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. Last Updated: 07/27/2016

Citizenship at Issue in Duma Bill

Russians who are also citizens of another country will be banned from running for legislative seats if a bill recently introduced in the State Duma is passed.

The bill's chief author, Deputy Boris Vinogradov, said the measure would buttress national security.

Eight deputies from all four of the Duma's factions -- Vinogradov's Rodina party, the pro-Kremlin party United Russia, the Liberal Democratic Party and the Communist Party -- are backing the bill.

"There must be only one motherland," Vinogradov said.

If passed, the bill would prevent people with multiple citizenships from running for the Duma and regional legislatures, and it would bar them from being appointed to the Federation Council.

Should the Duma approve the bill, it would have to decide whether to make it applicable for sitting deputies, Vinogradov said. In general, he said, laws are not retroactive.

Vinogradov said he did not know how many current Duma deputies held foreign passports.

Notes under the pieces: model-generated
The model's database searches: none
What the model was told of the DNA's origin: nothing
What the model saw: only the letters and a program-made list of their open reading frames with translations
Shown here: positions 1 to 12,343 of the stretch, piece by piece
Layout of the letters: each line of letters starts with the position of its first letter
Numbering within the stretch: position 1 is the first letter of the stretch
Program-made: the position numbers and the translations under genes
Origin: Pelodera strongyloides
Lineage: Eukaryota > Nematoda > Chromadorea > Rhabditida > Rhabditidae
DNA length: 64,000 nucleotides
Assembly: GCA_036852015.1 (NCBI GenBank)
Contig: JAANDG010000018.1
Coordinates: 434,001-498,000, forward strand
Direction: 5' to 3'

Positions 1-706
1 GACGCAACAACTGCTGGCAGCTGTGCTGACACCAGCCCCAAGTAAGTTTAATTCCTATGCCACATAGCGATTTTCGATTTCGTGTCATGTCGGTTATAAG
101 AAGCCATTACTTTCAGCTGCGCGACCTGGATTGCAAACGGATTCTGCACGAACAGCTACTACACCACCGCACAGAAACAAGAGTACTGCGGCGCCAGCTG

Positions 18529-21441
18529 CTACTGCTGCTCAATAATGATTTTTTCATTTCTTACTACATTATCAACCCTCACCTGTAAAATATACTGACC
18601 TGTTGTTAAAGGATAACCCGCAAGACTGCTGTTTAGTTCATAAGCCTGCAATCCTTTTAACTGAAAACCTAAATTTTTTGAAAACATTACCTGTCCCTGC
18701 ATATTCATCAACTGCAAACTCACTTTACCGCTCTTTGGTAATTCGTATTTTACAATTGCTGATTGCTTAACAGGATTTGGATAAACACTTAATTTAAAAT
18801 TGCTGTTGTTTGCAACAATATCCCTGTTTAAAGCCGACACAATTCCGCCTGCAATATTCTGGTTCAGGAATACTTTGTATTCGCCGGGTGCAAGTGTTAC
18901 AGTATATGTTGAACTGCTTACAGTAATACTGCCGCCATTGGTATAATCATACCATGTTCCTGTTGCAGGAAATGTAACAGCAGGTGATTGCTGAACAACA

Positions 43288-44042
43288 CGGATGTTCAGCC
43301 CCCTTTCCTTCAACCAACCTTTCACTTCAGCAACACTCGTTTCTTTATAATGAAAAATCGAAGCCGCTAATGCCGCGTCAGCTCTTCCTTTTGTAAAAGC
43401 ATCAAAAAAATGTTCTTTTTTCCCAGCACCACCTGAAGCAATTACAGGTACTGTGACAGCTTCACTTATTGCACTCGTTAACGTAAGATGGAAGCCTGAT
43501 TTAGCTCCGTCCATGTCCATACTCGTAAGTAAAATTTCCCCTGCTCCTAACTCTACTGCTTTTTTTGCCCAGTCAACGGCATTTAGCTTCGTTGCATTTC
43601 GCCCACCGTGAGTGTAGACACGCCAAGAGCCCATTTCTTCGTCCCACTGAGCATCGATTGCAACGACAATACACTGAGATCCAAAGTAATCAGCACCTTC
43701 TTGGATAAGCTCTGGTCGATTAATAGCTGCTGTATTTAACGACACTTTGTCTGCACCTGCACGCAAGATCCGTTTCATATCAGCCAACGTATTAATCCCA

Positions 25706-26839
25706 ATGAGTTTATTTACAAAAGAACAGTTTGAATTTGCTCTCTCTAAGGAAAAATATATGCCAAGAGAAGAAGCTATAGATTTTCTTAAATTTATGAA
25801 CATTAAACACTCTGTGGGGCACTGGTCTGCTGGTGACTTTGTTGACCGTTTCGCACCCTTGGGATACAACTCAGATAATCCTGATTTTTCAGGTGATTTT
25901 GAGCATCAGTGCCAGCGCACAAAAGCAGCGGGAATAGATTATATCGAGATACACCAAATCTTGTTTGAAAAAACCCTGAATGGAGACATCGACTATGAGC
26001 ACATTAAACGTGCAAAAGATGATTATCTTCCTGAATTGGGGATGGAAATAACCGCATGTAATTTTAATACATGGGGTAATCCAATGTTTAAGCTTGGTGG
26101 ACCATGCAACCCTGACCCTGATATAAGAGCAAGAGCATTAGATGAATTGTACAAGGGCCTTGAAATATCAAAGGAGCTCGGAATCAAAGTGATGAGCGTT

Deputy Alexei Ostrovsky, a member of the Liberal Democratic Party who also supported the bill, indicated that it could backfire against Rodina. Vedomosti reported Monday that Ostrovsky said Rodina's head, Alexander Babakov, held three passports -- from Russia, Israel and either Slovakia or Ukraine.

Viktor Dimitriyev, Babakov's spokesman, said Monday that Babakov held only a Russian passport. Ostrovsky did not return telephone calls.

Mark Urnov, a political scientist at the Higher School of Economics, called the bill an effort to cordon off Russia from the rest of the world.

Urnov was also skeptical that the Central Elections Commission or other government agencies would be able to establish how many passports were held by candidates.

Dmitry Oreshkin, head of the Mercator think tank, shrugged off Vinogradov's national security concerns, saying he knew of no cases in which deputies, who often have access to sensitive materials, had leaked state secrets to foreigners.